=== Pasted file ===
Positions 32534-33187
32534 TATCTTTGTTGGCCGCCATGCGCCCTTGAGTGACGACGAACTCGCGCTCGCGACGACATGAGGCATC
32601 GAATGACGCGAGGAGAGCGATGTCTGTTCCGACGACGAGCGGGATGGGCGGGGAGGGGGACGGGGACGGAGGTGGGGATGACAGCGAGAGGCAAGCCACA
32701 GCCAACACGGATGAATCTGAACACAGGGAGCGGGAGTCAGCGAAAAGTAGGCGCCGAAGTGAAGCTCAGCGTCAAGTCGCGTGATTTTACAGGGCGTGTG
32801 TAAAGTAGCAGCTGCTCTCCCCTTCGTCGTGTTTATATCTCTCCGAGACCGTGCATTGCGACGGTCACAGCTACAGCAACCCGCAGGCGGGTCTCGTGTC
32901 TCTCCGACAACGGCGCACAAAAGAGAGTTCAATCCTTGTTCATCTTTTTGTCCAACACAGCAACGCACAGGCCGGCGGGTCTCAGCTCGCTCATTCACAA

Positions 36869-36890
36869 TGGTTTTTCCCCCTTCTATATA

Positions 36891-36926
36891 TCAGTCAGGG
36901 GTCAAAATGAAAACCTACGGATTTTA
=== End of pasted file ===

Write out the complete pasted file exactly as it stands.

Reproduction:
Positions 32534-33187
32534 TATCTTTGTTGGCCGCCATGCGCCCTTGAGTGACGACGAACTCGCGCTCGCGACGACATGAGGCATC
32601 GAATGACGCGAGGAGAGCGATGTCTGTTCCGACGACGAGCGGGATGGGCGGGGAGGGGGACGGGGACGGAGGTGGGGATGACAGCGAGAGGCAAGCCACA
32701 GCCAACACGGATGAATCTGAACACAGGGAGCGGGAGTCAGCGAAAAGTAGGCGCCGAAGTGAAGCTCAGCGTCAAGTCGCGTGATTTTACAGGGCGTGTG
32801 TAAAGTAGCAGCTGCTCTCCCCTTCGTCGTGTTTATATCTCTCCGAGACCGTGCATTGCGACGGTCACAGCTACAGCAACCCGCAGGCGGGTCTCGTGTC
32901 TCTCCGACAACGGCGCACAAAAGAGAGTTCAATCCTTGTTCATCTTTTTGTCCAACACAGCAACGCACAGGCCGGCGGGTCTCAGCTCGCTCATTCACAA

Positions 36869-36890
36869 TGGTTTTTCCCCCTTCTATATA

Positions 36891-36926
36891 TCAGTCAGGG
36901 GTCAAAATGAAAACCTACGGATTTTA